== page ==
Thursday, 23 February 2012


My younger daughter sent me this list, which is meant to show French people how they sound when they speak English - or possibly to instruct them in how to speak English:

Etes-vous prêt ?
Ail ou radis ?
Are you ready ?

The bill

Félicitations !
Qu'on gratte tous les jeunes !
Congratulations !

Passer un coup de fil personnel
Ma queue perd son alcool
Make a personal call

Plus d'argent
Mors mon nez
More money

Joyeux Noël
Marie qui se masse
Merry Christmas

Nous sommes en retard
Oui Arlette
We are late

Attirance sexuelle
C'est que ça pèle
Sex appeal

Le dîner est prêt
Dix nourrices raidies
Dinner is ready

Fabriqué en France
Mais dîne Frantz
Made in France

J'ai fait un bon voyage
Ahmed a l'goût d'tripes
I made a good trip

Le boucher
Deux bouts d'chair
The butcher

Il parle Allemand
Il se pique Germaine
He speaks german

Tu as sauvé toute ma famille !
Youssef vole ma femme au lit !
You saved all my family !

Asseyez-vous sur la chaise
Six tonnes de chair
Sit on the chair

Le sel et le poivre
Sale teint de pépère
Salt and pepper

Né pour perdre
Beaune - Toulouse
Born to loose

Je cuisine
Âme coquine
I'm cooking

Épicerie fine
Délicate et saine

Où est l'épicier ?
Varices de grosseur ?
Where is the grocer ?

Donne-moi de l'argent !
Guy vomit sous mon nez !
Give-me some money !

Prendre le train
Toute ta queue traîne
To take a train

It reminded me of the wonderful Colin Crisp, who taught me French in first year at the Australian National University (another day I'll tell the exciting story of when he lost our French proses) and who also showed us this book, which contained recently discovered medieval French texts:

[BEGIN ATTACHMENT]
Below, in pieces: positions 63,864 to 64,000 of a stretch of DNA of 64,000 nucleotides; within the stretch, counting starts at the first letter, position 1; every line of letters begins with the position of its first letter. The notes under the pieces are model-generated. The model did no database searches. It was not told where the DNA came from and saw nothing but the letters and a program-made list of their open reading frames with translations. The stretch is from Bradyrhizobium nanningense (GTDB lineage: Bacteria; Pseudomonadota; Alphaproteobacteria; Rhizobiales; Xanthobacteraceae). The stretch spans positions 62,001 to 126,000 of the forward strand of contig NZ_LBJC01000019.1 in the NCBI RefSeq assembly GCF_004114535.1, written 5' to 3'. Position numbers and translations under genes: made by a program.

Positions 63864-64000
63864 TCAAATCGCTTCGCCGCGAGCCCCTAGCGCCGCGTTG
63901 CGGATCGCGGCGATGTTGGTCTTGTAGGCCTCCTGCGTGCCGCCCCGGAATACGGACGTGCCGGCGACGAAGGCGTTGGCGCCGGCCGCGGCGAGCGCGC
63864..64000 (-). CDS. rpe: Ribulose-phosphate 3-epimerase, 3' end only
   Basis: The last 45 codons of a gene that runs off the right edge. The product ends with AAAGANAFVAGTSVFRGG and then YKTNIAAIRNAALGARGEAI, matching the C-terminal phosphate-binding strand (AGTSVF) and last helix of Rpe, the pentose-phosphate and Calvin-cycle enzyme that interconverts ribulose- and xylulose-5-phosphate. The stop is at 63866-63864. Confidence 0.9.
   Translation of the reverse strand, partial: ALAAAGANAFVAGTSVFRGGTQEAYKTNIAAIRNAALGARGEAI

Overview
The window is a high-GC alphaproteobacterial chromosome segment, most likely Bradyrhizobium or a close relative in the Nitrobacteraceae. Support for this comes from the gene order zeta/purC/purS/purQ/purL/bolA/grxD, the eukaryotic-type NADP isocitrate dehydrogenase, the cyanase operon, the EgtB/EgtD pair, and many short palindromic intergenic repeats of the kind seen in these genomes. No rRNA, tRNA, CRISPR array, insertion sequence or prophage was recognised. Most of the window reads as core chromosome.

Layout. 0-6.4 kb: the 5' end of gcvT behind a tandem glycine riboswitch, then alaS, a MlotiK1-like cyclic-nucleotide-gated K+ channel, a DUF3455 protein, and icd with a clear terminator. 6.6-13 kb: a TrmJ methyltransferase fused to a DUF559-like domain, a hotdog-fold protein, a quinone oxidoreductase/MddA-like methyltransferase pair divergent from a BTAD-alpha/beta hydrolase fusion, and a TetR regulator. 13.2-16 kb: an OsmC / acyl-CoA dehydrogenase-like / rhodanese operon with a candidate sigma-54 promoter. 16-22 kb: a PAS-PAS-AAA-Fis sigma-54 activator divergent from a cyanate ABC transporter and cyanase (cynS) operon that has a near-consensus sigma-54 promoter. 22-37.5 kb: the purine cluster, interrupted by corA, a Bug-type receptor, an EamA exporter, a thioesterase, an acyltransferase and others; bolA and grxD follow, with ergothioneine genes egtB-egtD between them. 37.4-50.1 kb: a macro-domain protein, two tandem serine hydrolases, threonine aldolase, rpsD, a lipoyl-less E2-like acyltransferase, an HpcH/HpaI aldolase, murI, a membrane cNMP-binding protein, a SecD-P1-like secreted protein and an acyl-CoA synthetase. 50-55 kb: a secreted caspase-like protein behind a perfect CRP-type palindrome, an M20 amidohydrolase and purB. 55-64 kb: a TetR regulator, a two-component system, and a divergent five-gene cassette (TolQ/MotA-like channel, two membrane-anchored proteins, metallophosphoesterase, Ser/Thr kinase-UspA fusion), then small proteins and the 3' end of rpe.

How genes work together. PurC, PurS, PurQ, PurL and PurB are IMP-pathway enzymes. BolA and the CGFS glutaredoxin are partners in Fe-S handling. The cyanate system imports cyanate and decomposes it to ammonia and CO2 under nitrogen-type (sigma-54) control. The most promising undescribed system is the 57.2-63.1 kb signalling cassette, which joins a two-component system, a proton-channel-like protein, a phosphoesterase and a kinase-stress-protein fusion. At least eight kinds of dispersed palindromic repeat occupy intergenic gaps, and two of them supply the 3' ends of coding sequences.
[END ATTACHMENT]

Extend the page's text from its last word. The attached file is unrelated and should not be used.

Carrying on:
This was one of the poems it contained, with its accompanying explanatory footnotes:

Un petit d'un petit [1]
S'étonne aux Halles [2]
Un petit d'un petit
Ah! degrés te fallent [3]
Indolent qui ne sort cesse [4]
Indolent qui ne se mène [5]
Qu'importe un petit d'un petit
Tout Gai de Reguennes. [6]

1. The inevitable result of a child marriage
2. The subject of this epigrammatic poem is obviously from the provinces, since a native of Paris would take this famous old market for granted.
3. Since this personage bears no titles, we are led to believe that the poet writes of one of those unfortunate idiot children that in former times existed as a living skeleton in their family's closet. I am inclined to believe, however, that this is a fine piece of misdirection and the poet is actually writing of a famous political prisoner or the illegitimate offspring of some noble house (the Man in the Iron Mask, perhaps?)
4 & 5.Another misdirection: obviously it was not laziness that prevented this person from going about and taking himself places
6. He was obviously prevented from fulfilling his destiny since his is compared to Gai de Reguennes. This was a young squire (to one of his uncles, a Gaillard of Normandy) who died at the tender age of twelve, of a surfeit of Saracen arrows before the walls of Acre in 1191.

(The poem is best read out loud).


  1. An old, old genre. I believe that "Pas de l'Rhone que nous" was popular among the GIs of WW II--at least I heard it from my father. (Transcription available upon request.)

    1. Transcription hereby requested.

    2. "Paddle your own canoe", which I gather was an expression current back in old days.

    3. Thank you, George, although I was actually hoping for a full four verses of song - was there any more, do you know?